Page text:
Politi­cians live their lives by only two rules

Record Observer - - Opinion - RICK KOLLINGER

Pol­i­tics comes from the Latin word poli, mean­ing many and tic, mean­ing blood suck­ing crea­tures.

It’s amaz­ing how eas­ily politi­cians can make the prob­lems they’ve cre­ated your prob­lems, at which time they then pro­pose so­lu­tions. For all their talk of the “pub­lic good” and “mak­ing for a bet­ter to­mor­row to­day,” they re­ally have only two rules.

No. 1. Look out for their self-in­ter­est and No. 2. Get re-elected (re­fer to Rule No. 1).

Many years ago when I was liv­ing in Ocean City I ob­served this rule in ac­tion. Two politi­cians ran against one another ev­ery four years. One owned a carry-out mar­ket at 44th Street and the other owned a mo­tel at 45th Street. When the mo­tel owner would win an elec­tion, the traf­fic light on Coastal High­way would be moved to 45th Street. When the carry-out owner would win, the light would be moved to 44th Street. It ap­par­ently was ad­van­ta­geous to have a traf­fic light at your bid­ness. The idea of the pub­lic’s be­ing bet­ter served by the light at ei­ther lo­ca­tion never en­tered the dis­cus­sion.

There also came a time when a town coun­cil­man who owned a ho­tel down­town was go­ing to have to re­place the side­walks around his ho­tel which had been re­duced to rub­ble. This was go­ing to be an ex­pen­sive propo­si­tion since the ho­tel took up an en­tire city block and the ho­tel owner would have to pick up half the tab for the new sidewalk. The city would pay for the other half. The de­ter­mi­na­tion on when a sidewalk needed to be re­placed was when it reached a min­i­mum height above the road­way.

The city low­ered the street. In both these cases the politi­cians re­verted to Rule No. 1.

Keep these two rules in mind when con­sid­er­ing the ques­tion Queen Anne’s County vot­ers will de­cide on their next elec­tion bal­lot. The ques­tion is whether four of the com­mis­sion­ers should be elected only from their dis­tricts and not county-wide as is cur­rently the case. One com­mis­sioner would re­main at-large and rep­re­sent the en­tire county.

The ar­gu­ment County Com­mis­sioner Jim Mo­ran and Church Hill Com­mis­sioner Char­lie Rhodes make is that by-dis­trict rep­re­sen­ta­tion would be more fair and bal­anced (cheaper for the can­di­dates, Rule No. 1) and “would re­duce the turnover in county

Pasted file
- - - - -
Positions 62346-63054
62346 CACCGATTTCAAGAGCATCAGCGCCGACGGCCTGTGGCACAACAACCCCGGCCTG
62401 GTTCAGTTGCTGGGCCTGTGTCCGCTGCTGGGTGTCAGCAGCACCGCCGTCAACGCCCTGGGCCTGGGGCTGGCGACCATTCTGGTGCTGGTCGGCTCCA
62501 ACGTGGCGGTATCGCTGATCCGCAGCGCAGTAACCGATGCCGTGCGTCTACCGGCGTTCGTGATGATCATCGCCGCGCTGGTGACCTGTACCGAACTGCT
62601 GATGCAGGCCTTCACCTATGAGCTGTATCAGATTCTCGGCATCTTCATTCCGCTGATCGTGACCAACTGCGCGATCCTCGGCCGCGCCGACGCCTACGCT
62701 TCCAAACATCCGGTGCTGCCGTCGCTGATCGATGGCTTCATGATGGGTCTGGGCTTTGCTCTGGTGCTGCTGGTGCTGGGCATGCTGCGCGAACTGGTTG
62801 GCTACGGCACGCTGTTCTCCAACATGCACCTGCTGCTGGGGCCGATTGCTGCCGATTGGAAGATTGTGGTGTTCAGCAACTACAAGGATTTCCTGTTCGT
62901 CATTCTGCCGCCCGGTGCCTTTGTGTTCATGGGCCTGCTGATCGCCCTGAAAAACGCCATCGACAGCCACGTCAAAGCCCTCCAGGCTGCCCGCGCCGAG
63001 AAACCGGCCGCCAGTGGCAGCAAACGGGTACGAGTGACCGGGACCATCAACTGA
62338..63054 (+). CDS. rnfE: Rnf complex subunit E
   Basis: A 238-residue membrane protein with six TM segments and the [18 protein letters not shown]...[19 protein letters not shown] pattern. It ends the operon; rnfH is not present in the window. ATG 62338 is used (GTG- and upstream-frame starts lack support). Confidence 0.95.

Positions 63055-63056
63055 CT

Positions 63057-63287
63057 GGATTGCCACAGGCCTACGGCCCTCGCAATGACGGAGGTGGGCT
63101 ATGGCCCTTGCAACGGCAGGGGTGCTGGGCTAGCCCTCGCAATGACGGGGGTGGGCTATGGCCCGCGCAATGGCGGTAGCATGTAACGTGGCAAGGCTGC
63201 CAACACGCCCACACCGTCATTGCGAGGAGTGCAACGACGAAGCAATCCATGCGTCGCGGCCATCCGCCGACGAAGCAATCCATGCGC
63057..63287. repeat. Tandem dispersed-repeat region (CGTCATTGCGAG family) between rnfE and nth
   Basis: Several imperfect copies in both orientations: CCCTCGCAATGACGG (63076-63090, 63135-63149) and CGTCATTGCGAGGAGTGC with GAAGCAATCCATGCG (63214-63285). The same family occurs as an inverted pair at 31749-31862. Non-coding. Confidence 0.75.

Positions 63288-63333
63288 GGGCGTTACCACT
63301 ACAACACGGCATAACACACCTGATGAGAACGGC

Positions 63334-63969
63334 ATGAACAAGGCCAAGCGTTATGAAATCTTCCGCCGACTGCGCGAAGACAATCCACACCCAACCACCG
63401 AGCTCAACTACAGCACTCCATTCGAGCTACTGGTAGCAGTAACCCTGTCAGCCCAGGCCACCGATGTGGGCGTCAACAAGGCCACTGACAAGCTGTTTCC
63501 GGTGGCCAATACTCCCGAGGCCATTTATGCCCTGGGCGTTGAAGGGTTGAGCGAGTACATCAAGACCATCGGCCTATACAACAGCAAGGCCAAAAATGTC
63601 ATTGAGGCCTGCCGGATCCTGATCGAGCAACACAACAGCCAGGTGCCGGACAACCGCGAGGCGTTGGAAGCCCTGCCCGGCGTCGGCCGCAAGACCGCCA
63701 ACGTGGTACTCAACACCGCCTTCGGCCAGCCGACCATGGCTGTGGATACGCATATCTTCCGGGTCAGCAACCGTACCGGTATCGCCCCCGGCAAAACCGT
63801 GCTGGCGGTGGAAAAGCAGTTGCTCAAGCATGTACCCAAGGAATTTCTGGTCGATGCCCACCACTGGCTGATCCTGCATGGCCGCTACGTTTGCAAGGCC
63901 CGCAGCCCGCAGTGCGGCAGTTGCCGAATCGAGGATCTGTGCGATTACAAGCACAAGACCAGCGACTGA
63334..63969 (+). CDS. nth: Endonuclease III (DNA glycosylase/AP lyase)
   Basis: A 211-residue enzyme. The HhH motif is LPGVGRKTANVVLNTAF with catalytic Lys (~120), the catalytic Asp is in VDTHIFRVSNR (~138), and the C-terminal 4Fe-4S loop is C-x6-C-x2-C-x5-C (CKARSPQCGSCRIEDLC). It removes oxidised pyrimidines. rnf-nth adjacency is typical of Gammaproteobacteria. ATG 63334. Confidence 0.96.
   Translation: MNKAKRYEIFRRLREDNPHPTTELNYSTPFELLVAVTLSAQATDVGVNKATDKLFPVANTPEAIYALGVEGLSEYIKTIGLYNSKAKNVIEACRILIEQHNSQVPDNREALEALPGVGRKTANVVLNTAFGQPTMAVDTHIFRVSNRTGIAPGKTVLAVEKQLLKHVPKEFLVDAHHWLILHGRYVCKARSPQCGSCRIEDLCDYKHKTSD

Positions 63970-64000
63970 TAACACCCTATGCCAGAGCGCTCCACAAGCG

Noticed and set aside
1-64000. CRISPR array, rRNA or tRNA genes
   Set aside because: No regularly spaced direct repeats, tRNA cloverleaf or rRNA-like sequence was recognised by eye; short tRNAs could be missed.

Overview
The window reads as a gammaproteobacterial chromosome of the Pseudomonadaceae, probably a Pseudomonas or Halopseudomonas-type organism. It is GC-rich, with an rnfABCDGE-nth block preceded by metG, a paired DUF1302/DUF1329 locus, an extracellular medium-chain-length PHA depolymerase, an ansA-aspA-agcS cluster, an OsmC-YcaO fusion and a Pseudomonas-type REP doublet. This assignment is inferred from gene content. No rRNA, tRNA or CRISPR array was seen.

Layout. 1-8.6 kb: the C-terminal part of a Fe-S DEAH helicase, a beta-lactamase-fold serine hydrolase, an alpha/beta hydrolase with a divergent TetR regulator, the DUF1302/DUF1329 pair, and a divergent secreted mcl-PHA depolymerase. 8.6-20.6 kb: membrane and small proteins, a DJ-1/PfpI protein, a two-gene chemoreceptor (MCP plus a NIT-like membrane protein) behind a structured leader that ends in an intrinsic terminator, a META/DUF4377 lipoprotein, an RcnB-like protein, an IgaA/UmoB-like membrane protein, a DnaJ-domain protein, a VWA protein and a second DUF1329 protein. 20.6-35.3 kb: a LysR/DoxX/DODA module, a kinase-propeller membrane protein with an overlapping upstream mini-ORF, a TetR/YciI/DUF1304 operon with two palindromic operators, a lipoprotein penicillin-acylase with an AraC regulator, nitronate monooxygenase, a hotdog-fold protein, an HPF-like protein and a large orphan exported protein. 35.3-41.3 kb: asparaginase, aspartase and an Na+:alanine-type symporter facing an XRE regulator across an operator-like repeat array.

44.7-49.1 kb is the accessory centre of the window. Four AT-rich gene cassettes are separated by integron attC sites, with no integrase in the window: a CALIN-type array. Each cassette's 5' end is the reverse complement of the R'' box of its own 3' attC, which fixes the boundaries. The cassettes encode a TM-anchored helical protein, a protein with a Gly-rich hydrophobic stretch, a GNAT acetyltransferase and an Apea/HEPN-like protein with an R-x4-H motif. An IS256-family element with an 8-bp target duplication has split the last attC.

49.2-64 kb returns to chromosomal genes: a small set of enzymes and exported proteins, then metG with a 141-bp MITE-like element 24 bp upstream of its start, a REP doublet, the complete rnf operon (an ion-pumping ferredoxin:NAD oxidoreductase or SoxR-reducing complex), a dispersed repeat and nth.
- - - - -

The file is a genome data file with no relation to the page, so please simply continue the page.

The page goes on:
com­mis­sion­ers” (Rule No. 2). The think­ing here is that if you have the en­tire Capone Gang on the com­mis­sion you’d only be able to get rid of them piece­meal in­stead of all at once. This would be a good thing for the gang mem­bers, if not for the pop­u­la­tion.

Hav­ing com­mis­sion­ers that are dis­trict-sen­si­tive could lead to the fol­low­ing sce­nario.

Joe Dean (Dis­trict 3): “Earl Bob (Dis­trict 1), I need a lit­tle help. My niece Jo­lene can’t find a job nowheres an’ she’s got four lit­tle chil­dren to feed. It’s been tough on her since she dropped out of the eighth grade. What kin I do fer you to hep me get her a job with the Depart­ment of Hind­sight?”

Earl Bob: “Well now, that’s un­for­tu­nate about Jo­lene but maybe I kin hep. Ear­lene, my mis­sus has got just a house full of Beanie Ba­bies that’s stacked up to the walls and fillin’ up the garage. She says she cain’t git nothin’ like what she paid for ‘em any­wheres an’ she’s looked on eBay an’ ev­ery­thing. Here’s whut we kin do. If you’ll agree to spend $30 mil­lion on a Beanie Baby Mu­seum up here fea­tur­ing Ear­lene’s col­lec­tion, I’ll vote for Jo­lene’s gift­ing a job with the Depart­ment of Hind­sight.”

Joe Dean: “That sounds good to me, but where we gonna git the third vote at?”

Earl Bob: “Well, I think Sally Kay’s got her some land she’s try­ing to un­load. I think if we of­fer her around $2 mil­lion for her 10 acres she’d be votin’ with us. We kin say it’s for a county ma­rina.”

Joe Dean: “Ain’t that pro­pity 30 miles from the near­est wa­ter?”

Earl Bob: “Mebbe we kin git the state to use Open Space money. It ain’t like we’re spend­ing our own money.”

Rule No. 1.

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